For starters, there’s a big security issue. Clinton used her own email server and I’m going to bet that that server’s defense against malware and viruses was not as strong as the ones on the State Department’s servers. Anyone who’s using an outside service, even popular public ones, opens themselves up to this risk because users are allowed to control their preferences and many people don’t run local security applications to further safeguard themselves. Clinton could very easily have downloaded malicious software from her email that could have attacked files on her laptop or server or even have found its way into the government’s system. Once a device on a network becomes infected the chances of that infection spreading are high. And no organization wants to be brought down by a crypto-virus or some other form of malicious code that could lock up lock up their system or subject them to paying ransom or losing important data. Particularly when it came from an uncontrolled, unsecured, un-approved source like a personal email account.
Secondly, there’s a data problem. Think Sony. Hackers found it easy enough to invade the film studio’s network and literally bring down its CEO with its public release of sensitive email exchanges. And Sony had a full time IT team. The job is made much easier if private, less secure email systems are used outside of your IT team’s control. Data breaches aside, the lack of data is more concerning. Having a database of all email exchanges is not only important from a customer service and management perspective but missing data can prove to be a serious legal issue if its ever needed in a lawsuit. Not having the data in-house means there’s a risk of it not being backed up properly. Or becoming lost. Not only that, but having data outside of the company means that data can be sold or used by another company by a disgruntled employee. Or, in an extreme example, that same disgruntled employee could take an outside account that has been used for a while and send messages intended to damage or embarrass you and your company.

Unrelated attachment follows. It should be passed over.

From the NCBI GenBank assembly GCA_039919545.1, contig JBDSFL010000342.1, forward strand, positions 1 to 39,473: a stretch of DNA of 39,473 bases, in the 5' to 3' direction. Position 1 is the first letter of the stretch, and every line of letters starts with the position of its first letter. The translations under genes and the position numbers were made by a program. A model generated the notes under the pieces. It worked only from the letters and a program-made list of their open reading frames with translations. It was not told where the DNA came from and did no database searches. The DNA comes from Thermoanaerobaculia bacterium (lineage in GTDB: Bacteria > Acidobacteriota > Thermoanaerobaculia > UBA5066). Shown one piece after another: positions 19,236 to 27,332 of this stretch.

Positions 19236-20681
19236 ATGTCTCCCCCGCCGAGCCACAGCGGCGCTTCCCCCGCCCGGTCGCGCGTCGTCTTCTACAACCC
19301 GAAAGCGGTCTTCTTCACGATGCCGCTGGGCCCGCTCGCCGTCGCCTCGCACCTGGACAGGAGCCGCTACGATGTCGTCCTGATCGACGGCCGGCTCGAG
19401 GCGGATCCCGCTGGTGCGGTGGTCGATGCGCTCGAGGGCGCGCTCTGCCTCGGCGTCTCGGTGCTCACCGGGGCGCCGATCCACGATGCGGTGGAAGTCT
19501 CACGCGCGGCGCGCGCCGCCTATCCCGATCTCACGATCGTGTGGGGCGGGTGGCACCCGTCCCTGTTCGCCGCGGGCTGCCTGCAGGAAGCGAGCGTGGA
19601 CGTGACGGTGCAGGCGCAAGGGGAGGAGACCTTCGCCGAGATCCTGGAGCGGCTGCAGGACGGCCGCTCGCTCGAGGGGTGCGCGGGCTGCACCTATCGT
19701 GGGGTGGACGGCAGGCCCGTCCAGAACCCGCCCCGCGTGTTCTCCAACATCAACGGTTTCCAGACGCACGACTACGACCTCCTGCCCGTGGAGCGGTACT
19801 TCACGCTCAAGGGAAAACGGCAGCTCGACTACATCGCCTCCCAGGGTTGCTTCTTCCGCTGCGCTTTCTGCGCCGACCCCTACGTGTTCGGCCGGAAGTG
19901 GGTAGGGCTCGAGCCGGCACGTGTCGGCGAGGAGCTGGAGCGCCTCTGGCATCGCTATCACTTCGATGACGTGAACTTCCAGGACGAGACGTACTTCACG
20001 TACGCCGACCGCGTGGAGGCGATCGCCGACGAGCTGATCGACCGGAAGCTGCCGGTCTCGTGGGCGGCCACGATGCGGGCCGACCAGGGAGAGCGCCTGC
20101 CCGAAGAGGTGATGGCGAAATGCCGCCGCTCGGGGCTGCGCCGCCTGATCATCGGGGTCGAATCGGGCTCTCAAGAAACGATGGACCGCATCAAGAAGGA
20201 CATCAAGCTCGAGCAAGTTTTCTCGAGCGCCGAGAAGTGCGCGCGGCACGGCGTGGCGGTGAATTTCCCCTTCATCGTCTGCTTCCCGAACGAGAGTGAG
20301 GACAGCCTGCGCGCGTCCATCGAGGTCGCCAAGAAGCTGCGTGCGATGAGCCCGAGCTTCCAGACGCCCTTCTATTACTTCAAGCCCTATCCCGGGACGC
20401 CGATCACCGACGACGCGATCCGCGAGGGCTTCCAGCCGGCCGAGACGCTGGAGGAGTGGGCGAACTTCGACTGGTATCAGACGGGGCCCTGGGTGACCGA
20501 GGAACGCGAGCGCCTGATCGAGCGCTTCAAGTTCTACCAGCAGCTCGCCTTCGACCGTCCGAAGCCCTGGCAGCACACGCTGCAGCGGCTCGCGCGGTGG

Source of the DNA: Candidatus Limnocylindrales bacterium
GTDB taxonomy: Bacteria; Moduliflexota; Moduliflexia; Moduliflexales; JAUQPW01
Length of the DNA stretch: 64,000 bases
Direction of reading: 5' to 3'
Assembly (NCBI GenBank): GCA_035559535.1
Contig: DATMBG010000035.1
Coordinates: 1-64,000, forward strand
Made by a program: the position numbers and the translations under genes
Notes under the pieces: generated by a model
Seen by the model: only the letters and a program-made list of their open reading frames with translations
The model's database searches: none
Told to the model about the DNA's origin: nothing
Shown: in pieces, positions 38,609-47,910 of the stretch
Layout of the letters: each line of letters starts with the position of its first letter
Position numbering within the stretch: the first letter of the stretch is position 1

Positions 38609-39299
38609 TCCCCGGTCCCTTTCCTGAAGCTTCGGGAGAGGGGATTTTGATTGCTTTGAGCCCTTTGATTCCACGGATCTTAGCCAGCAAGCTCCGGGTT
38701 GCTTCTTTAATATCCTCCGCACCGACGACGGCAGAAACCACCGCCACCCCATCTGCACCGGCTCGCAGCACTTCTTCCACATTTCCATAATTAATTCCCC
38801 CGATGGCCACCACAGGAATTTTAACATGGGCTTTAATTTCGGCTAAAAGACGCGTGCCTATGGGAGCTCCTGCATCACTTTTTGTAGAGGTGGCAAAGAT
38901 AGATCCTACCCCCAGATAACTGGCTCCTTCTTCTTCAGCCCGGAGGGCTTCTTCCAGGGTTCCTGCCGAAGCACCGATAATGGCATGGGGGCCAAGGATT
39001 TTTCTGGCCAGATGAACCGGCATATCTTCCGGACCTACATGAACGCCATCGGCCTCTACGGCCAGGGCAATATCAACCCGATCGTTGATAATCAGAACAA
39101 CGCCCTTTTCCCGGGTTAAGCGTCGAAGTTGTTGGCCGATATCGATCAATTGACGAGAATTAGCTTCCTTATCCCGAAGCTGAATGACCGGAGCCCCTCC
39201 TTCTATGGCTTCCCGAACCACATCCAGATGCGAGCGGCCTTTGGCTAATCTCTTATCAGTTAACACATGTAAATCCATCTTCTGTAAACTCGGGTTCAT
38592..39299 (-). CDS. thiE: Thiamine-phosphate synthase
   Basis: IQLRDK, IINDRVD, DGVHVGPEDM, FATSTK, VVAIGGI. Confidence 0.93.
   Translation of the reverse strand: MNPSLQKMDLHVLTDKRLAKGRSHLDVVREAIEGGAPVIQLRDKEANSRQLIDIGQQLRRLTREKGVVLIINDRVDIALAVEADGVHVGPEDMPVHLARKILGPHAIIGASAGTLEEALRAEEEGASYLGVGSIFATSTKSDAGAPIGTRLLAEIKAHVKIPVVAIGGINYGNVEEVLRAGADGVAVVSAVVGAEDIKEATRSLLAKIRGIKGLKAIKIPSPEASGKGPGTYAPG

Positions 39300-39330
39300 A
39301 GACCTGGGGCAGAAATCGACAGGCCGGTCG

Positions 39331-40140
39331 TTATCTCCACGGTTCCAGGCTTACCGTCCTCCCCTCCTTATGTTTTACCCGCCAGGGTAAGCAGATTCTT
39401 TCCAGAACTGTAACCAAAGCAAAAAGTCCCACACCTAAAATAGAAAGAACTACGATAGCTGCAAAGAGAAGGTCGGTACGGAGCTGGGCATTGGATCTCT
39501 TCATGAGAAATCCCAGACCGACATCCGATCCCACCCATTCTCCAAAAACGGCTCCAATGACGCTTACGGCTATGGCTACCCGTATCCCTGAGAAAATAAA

Finally, there’s consistency and branding. No offense to you if your company is still conducting business using a general AOL account but it looks really amateur. You need your own, secured domain that’s under your control and you need to require everyone to use it. I employ a lot of contractors in my business and insist on setting up email accounts for them so it appears that all communications from my company are coming from the same place. Emails from employees should not only be coming from the same domain but also contain similar signature lines, if only for consistency and branding purposes. It’s bad enough when a salesperson is emailing me information from his Gmail account but I wonder what people were thinking when they received official business emails from the Secretary of State from a different account and domain altogether? Even if innocently done, it still raises eyebrows and looks unprofessional.
Clinton’s problems are our problems too. If we’ve learned anything, it’s time to re-visit our email policies, insist on consistency and come down on people communicating our company’s business outside of our systems. We need to make sure our email security is current. We need to do a better job enforcing our company policies. And so does the government. Our IT people have been telling us to do this for a long time. It finally took Clinton’s problem to bring it to our attention. And our IT people, I’m sure, are grateful.